over to the safety interface, this layer adds additional data for authenticity and for data protection. Once in
this packed condition the data will transmitted to the lower non safety related transmission layer.

Statement in regards to the commercial bus system:

    1. It makes no contribution to safety or contribution to necessary risk reduction.

    2. The contribution is too small, thus it cannot be used without additional measures.

point 1.) It is important to note that the entire risk reduction by additional measures is to realized in the safety
controller. Therefore it is not necessary to use a complicated proof for the good quality of a commercial bus
system that is supporting the risk reduction.

3.1.3     Transfer failures in bus system

As previously mentioned transmission failures can occur in any situation. Table 8 shows, the influences of
different faults.

  Causes of faults                                                    Wrong           Data
                             Repetition       Loss      Insertion                                     Delay
                                                                     sequence     falsification
  Systematic error HW,
                                 •              •           •               •          •                •
  Crosstalk                                     •           •                          •
  Cable break                                   •                                      •                •
  Wrong aerial
                                                •                                      •
  Cabling error                                 •           •                          •                •
  Accidental error               •              •           •               •          •                •
  Aging                          •                          •               •          •                •
  Use not calibrated
                                 •              •           •               •          •                •
  Use of wrong HW                •              •           •               •          •                •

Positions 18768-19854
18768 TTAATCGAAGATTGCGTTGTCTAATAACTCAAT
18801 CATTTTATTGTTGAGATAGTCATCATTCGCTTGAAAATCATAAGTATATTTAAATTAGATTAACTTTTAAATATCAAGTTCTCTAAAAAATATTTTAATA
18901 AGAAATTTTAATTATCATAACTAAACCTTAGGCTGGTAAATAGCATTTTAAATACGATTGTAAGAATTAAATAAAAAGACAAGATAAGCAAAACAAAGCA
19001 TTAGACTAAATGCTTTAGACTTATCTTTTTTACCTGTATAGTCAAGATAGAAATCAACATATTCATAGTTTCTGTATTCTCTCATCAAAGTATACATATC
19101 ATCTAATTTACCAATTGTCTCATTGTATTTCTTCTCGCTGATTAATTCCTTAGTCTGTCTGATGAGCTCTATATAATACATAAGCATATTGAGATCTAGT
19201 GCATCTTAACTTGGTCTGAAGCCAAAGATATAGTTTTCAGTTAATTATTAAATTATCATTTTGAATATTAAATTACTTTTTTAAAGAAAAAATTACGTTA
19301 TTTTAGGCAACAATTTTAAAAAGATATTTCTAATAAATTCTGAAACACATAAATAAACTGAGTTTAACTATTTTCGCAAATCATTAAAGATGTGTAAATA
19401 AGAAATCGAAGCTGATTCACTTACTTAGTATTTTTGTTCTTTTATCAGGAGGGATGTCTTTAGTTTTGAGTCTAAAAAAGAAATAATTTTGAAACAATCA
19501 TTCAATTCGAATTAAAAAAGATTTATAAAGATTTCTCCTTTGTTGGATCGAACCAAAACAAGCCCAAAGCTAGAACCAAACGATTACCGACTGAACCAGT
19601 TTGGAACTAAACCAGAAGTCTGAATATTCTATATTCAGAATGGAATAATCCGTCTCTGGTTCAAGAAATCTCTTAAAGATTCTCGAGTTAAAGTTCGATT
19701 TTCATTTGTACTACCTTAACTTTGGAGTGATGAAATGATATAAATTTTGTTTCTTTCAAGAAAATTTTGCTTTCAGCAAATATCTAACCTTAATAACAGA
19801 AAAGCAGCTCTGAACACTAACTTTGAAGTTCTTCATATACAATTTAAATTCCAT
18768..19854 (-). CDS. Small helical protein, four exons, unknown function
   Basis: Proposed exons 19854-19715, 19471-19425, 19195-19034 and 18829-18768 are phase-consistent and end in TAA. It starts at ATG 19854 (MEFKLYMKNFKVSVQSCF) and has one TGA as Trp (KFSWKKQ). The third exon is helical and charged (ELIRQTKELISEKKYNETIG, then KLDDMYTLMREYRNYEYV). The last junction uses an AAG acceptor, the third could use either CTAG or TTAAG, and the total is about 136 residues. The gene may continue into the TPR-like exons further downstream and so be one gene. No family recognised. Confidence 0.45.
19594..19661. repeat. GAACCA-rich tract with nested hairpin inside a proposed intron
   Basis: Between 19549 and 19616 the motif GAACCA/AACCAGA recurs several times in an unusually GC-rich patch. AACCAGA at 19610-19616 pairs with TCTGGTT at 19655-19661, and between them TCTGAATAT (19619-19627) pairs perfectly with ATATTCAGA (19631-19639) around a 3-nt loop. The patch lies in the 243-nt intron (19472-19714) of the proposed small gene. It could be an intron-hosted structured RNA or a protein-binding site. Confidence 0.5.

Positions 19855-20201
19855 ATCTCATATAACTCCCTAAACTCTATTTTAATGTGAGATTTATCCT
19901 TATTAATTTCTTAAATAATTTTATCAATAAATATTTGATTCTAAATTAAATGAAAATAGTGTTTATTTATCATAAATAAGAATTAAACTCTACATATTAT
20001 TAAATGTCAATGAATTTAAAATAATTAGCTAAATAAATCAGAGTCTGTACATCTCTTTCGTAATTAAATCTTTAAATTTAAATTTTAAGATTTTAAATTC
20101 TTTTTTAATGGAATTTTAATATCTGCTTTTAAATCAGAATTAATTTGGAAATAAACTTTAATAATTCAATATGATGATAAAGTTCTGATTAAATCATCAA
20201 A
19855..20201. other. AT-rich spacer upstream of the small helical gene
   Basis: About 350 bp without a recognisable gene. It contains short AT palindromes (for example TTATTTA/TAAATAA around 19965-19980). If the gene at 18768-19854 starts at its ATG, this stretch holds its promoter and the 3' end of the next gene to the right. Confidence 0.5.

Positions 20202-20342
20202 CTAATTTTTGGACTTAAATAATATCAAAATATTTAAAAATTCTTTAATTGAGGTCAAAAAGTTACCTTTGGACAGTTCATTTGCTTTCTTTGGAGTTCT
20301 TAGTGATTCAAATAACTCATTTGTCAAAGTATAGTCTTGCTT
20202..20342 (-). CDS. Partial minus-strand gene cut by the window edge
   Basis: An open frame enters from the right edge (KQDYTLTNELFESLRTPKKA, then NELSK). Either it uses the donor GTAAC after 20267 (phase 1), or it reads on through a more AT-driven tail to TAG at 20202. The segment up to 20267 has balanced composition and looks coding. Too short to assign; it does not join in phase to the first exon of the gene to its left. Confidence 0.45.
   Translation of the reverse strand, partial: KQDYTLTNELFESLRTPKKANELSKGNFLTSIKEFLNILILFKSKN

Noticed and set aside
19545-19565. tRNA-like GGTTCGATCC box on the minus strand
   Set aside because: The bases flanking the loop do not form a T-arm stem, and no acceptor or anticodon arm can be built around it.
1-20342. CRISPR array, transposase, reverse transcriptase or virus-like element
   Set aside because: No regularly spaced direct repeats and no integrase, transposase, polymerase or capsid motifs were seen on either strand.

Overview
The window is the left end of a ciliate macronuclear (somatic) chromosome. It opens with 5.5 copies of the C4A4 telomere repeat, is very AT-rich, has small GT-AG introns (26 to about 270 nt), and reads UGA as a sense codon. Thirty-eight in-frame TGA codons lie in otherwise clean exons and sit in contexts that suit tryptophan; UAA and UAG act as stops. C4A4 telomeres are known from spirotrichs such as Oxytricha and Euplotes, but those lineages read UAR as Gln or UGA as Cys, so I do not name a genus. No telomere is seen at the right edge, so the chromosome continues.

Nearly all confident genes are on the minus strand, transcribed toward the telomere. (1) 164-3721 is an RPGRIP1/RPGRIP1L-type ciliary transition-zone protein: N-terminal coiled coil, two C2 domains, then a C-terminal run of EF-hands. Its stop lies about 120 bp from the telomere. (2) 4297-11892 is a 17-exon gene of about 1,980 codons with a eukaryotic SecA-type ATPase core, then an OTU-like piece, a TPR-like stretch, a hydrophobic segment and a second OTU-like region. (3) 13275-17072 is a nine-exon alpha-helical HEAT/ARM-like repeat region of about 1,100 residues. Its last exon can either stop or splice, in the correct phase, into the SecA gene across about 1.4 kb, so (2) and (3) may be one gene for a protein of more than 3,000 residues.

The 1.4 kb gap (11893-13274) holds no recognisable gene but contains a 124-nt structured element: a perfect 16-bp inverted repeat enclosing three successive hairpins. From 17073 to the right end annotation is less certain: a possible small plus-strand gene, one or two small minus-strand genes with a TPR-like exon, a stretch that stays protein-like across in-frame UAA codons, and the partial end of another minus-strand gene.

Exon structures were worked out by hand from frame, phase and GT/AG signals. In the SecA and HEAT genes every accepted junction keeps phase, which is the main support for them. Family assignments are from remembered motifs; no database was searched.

Insertion                                     •                           •          •                •
  Electromagnetic fields                        •                                      •
  Human error                    •              •           •               •          •                •
  Temperature                                   •                                      •
  Magnetic storm                                •                                      •                •
  Fire                                          •                                      •                •
  Earthquake                                    •                                      •                •
  Flash                                         •                                      •                •

  Net overcharge                             •                                                   •
  Tapping                       •            •           •           •            •              •
  Destroyed HW                               •                                    •              •
  Unauthorized software
                                •            •           •           •            •              •
  Transmission of
                                •                        •
  unauthorized messages

Table 8: Causes of transmission errors

The above list is not comprehensive however it demonstrates that the different influences (systematic
failures, random hardware failures or environmental influences) can be classified into six categories. An
exact examination of the various hardware and software errors shows that the errors always cause the same
type of transmission failures in a bus system. With respect to data corruption, the address fields of the
messages are also regarded as transmitted data.

Transmission errors are of great importance to safety-related systems. The first transmission error shown in
table 8 is the repetition of a message which disturbs the receiver because an outdated message is repeated at
the wrong time. Another transmission error is the deletion of a whole message due to an error. Furthermore
an insertion may take place, in which a message is inserted due to an error. In a wrong sequence error, the
chronological order of the messages is altered due to an error. The transmission error data corruption causes
an unnoticed corruption of a message. The transmission error delay describes a message which is not